Quicker rolling tyres would certainly help on climbs. The MaxxGrip compounds add noticeable drag and thus kill an element of zippyness from the Jeffsy on short uphill sprints.
A YT branded SDG saddle was well-liked during testing. Dan Milner / BikeRadar
That said, on steep technical climbs, the steep seat angle puts you in an excellent position over the cranks.
Also, the rangy geometry means there’s ample space to move around over the bike, ensuring the front wheel goes where you want it to and the rear wheel grips; if traction is limited, the rear Minion DHRII is as likely to grip as any other tyre around.
YT Jeffsy Pro 29 descending performance
When trails got really chunky, it was the Jeffsy that stood out from the crowd.
Despite being YT’s ‘trail’ bike, the Jeffsy feels like a mini-enduro bike at times, with a do-or-die attitude to big rocks, matted roots or flat-out gap jumps.
A switch to Maxxis rubber for 2020 is welcome. Dan Milner / BikeRadar
YT has switched to Maxxis rubber for 2020, away from the love them or hate them e*13 TRS tyres on the 2019 bike.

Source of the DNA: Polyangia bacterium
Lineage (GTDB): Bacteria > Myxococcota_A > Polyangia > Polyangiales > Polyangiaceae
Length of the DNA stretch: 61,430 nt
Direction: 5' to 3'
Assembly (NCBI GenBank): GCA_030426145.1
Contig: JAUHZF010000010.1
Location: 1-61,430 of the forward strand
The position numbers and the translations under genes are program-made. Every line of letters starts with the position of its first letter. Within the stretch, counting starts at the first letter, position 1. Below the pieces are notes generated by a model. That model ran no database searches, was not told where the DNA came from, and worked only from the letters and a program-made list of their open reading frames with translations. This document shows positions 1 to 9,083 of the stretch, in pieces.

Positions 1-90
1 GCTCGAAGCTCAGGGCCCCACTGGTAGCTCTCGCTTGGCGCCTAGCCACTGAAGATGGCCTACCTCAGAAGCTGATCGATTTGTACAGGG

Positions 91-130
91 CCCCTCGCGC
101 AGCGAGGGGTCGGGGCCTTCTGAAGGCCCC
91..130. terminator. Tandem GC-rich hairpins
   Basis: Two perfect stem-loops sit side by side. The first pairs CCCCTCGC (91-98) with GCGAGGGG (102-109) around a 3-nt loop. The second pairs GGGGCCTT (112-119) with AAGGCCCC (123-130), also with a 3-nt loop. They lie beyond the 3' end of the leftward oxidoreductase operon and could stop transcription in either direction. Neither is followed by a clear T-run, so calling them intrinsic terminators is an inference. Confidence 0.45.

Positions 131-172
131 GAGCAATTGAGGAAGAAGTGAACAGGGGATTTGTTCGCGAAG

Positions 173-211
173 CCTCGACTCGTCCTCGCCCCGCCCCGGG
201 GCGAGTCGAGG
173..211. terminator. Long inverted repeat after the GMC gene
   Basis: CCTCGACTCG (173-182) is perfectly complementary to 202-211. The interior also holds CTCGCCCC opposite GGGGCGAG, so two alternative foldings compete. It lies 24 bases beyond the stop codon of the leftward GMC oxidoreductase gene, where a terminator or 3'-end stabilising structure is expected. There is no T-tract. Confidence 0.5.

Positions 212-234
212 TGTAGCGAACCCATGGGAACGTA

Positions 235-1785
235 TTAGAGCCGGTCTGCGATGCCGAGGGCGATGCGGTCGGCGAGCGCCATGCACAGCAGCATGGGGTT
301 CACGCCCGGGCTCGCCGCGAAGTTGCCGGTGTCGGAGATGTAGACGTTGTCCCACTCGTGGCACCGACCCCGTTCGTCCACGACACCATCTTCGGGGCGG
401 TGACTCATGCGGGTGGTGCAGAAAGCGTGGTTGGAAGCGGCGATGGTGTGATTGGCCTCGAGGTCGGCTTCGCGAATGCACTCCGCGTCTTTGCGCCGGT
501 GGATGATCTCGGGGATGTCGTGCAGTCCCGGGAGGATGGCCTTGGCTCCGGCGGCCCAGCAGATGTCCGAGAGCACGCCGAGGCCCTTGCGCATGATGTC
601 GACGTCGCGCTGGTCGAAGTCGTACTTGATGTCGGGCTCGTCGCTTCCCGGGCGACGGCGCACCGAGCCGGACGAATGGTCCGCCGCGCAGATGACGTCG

There’s a pair of Minion DHRII’s, with the MaxxGrip compound up front, and MaxxxTrail out back, and a well-supported 2.4in carcass that sits on E13 TRS Plus rims with a 27mm internal width.
While grip levels are just as good, the Jeffsy rolls faster and feels more predictable than last year’s contender when you lean it onto the shoulder treads.
The stability afforded by the compound means that even when you bury the wheels into a catch berm, the tyres resist contorting unpredictably, helping you maintain control.
A 150mm Pike Select+ fork is plugged into the 66-degree (Low setting) head tube, giving plenty of bump-eating damping and travel, and a stiff enough chassis to allow you to push it through corners and batter over rocks.